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NIST Streamlines Bayh-Dole Regulations for Federal Funding Recipients

GAITHERSBURG, Md.—Rule changes went into effect yesterday that will reduce regulatory burdens on recipients of federal research and development funding, including large and small businesses, universities, federal laboratories and non-profit organizations. The updates to sections of the Code of Federal Regulations (CFR) that implement the 1980 Bayh-Dole Act affect rights in inventions made with federal funding were issued by the U.S. Department of Commerce’s National Institute of Standards and Technology (NIST).

“As we move forward on a whole-of-government initiative with public and private sector inputs to improve federal technology transfer, these new rules will help advance implementation of the Bayh-Dole Act into the 21st century,” said Under Secretary of Commerce for Standards and Technology and NIST Director Walter G. Copan. “The Bayh-Dole Act is a key element of U.S. innovation, and the changes conform its rules to current patent laws, improving our ability to move innovative technologies to the marketplace, where they can create jobs and keep U.S. companies competitive.”

The updates to the Bayh-Dole implementation regulations align with the Lab-to-Market Cross Agency Priority and IT Modernization goals of the recently released President’s Management Agenda and affect government grants, contracts and cooperative agreements, as well as the licensing of government-owned inventions. 

The rule changes clarify certain definitions, reduce compliance burdens, address co-inventions between funding recipients and federal agencies, and simplify the electronic reporting process. They also provide for automatic extensions of the requirement to file non-provisional patent applications and permit a business, university or other collaborator to rely on its Cooperative Research and Development Agreement (CRADA) with a federal laboratory to support an application for a license to a federal invention developed under that CRADA.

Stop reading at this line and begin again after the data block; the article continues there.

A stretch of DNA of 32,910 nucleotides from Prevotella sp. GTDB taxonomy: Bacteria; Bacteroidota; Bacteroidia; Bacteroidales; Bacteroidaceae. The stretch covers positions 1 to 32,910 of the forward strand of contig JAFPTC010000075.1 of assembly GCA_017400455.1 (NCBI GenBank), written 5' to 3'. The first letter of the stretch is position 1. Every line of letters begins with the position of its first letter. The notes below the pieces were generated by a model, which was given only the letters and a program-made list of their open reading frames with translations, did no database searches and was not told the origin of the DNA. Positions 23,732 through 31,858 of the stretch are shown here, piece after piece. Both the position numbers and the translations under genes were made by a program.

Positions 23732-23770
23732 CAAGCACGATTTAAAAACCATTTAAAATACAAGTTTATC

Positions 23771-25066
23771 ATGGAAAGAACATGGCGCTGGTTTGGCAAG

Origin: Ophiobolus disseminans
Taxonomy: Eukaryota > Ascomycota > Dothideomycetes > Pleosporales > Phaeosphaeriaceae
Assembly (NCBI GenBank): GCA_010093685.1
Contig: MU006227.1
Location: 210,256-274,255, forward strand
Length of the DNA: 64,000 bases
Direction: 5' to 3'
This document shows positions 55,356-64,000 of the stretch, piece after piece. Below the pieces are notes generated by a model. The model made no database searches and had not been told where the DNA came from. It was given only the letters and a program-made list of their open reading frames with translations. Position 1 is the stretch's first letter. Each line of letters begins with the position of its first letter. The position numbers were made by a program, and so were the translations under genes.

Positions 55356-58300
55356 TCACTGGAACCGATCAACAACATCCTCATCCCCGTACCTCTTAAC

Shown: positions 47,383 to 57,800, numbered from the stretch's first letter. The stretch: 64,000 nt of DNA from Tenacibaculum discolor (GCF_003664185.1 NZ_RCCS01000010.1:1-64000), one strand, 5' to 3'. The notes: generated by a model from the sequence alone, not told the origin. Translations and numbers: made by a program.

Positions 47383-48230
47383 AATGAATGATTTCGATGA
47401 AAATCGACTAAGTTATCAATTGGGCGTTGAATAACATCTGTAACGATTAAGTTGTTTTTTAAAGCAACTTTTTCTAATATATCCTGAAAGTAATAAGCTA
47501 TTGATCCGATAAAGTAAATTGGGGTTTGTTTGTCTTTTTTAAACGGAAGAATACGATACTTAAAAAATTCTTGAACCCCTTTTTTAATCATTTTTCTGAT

“Streamlining the CRADA and licensing process will save companies’ time and money,” said Paul Zielinski, director of NIST’s Technology Partnerships Office and co-chair of the Lab-to-Market Subcommittee of the National Science and Technology Council. “And changes to certain timelines will allow the government to patent federally funded inventions that can help businesses leverage the technology for private investment and growth.”

The new rule, “Rights to Inventions Made by Nonprofit Organizations and Small Business Firms under Government Grants, Contracts, and Co-operative Agreements,” applies to funding agreements with all federal agencies and was the subject of a 2016 public comment opportunity. The rule changes affect new funding agreements executed after May 14, 2018, although existing agreements may be amended at a funding agency’s discretion to include the new provisions.

Earlier this year, NIST and the White House Office of Science and Technology Policy launched the Return on Investment Initiative to improve federal technology transfer. On May 1, 2018, NIST published a request for information to seek further input from public and private sector stakeholders across the R&D, intellectual property and technology transfer communities.

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